Plane & Pilot
Tuesday, August 9, 2011

Fear Of Dunking


The airplane doesn’t know if it’s flying over water or land. The pilot does.


From two miles up, big water looks pretty much the same all over the world. Okay, the 20-foot swells of the Pacific aren't quite the same as the flat expanse of Lake Michigan, but you must look hard to recognize the difference.

Whether you're navigating across the Gulf of Mexico, the Pacific or Atlantic Ocean, or simply spanning one of the Great Lakes, the similarities are easier to recognize. In my case, today's leg is about 850 miles across Africa's Gulf of Guinea.

Water is water. True, here at two degrees above the equator, there are no icebergs drifting below as there would be in the Labrador Straits off Greenland, but it's still pretty much the same bottomless blue, occasionally interrupted by splashes of whitecaps.

My altimeter indicates I'm cruising 11,000 feet above this particular stretch of the South Atlantic, but my Garmin 496 GPS suggests I'm only 390 miles from today's destination—Libreville, Gabon—moderately good news.

Still, there are few places to park below that won't involve getting wet. The tiny island nation of Sao Tome and Principe is a consolation prize somewhere ahead, a small, mountainous outpost of humanity in an otherwise unforgiving ocean.

No matter. I know there's essentially no search-and-rescue service available in this part of the world. If I go down, I had best be a really strong swimmer or have a compass, a good raft and a large paddle. Fortunately, I have all three, though I'd need to be doing everything exactly right to use them.

I filed IFR in Abidjan, Ivory Coast, this morning, but I'm flying what's sometimes referred to in this part of the world as "passive IFR." There's no radar in this region, and even HF contact is often intermittent. SAR assets are similarly almost nonexistent. As with so much of Africa, IFR and VFR traffic is frequently left to its own devices. If I were to lose the Mirage's engine now, the search-and-rescue effort would consist of little more than putting a note on the bulletin board in the pilot lounge at Libreville and Abidjan.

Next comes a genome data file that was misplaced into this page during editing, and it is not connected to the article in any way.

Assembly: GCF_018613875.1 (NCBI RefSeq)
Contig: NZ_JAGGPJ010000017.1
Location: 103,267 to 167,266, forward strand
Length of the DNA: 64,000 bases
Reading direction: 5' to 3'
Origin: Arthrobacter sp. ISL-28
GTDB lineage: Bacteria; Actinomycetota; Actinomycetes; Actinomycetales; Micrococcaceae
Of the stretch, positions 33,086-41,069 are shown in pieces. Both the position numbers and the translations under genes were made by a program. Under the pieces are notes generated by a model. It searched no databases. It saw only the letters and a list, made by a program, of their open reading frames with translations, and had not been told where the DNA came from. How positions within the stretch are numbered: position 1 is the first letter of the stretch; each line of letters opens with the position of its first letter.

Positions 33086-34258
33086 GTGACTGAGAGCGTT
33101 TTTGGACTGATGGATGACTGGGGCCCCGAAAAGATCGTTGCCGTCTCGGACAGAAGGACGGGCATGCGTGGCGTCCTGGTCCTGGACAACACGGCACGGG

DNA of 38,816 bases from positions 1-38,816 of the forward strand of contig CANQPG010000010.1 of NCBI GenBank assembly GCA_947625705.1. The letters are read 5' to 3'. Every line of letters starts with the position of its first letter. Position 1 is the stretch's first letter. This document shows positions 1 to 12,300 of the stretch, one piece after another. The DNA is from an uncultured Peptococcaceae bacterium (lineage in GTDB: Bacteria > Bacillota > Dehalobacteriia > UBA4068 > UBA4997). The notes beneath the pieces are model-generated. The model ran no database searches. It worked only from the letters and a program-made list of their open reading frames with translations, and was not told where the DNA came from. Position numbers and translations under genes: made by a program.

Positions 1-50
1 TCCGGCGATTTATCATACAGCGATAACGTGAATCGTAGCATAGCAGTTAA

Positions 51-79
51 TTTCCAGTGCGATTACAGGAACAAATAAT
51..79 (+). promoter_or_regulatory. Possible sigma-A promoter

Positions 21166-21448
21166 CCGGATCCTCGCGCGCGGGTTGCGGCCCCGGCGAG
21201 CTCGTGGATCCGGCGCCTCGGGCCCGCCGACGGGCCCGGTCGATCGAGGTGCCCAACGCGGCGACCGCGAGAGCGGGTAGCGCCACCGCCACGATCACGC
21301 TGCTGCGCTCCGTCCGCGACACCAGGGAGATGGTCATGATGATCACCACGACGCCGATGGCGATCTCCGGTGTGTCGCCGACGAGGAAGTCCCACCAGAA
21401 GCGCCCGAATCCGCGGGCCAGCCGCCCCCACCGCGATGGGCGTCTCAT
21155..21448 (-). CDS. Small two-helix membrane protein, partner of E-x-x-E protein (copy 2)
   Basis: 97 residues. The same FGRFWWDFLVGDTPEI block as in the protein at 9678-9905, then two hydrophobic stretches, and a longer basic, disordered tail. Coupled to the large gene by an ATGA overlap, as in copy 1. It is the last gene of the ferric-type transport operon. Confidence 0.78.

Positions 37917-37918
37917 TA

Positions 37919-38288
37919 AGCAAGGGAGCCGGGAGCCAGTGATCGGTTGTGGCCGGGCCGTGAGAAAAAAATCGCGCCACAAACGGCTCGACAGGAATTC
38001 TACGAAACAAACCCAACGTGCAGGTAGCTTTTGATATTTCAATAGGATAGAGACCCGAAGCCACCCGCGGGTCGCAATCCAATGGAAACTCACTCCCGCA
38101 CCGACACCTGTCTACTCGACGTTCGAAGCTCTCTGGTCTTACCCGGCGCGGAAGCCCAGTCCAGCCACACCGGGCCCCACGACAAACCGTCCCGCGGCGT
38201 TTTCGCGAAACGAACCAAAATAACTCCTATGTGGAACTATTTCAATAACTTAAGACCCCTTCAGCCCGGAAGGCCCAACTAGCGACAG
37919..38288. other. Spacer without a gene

I look back warily at the pile of survival gear behind me, and wonder for the 37th time if I really would stand any chance of using it in the event of a ditching. Things don't always go smoothly for even the most experienced aviators.

My friend Ray, who had already been in the water twice (you'd think…?), lost the engine on a Skylane five years ago, and went into the Pacific, 600 miles south of the Big Island of Hawaii. At the time, I was about 50 miles ahead in a Shrike Commander, also headed for Ray's next destination—Christmas Island. We were hoping to deliver to Sydney, Australia, three days away.

Facing big swells, Ray eased the 182 into the water, but the airplane flipped inverted in the big sea, and submarined so fast, Ray didn't have time to grab his raft. He did get out of the airplane before it submerged, but he was left floating in his vest for five hours before the U.S. Coast Guard C-130 arrived, found him and dropped a survival package. Fortunately, he was picked up by an Australian container ship late the same night, and got a welcome but somewhat slower ride to Sydney than he had planned.



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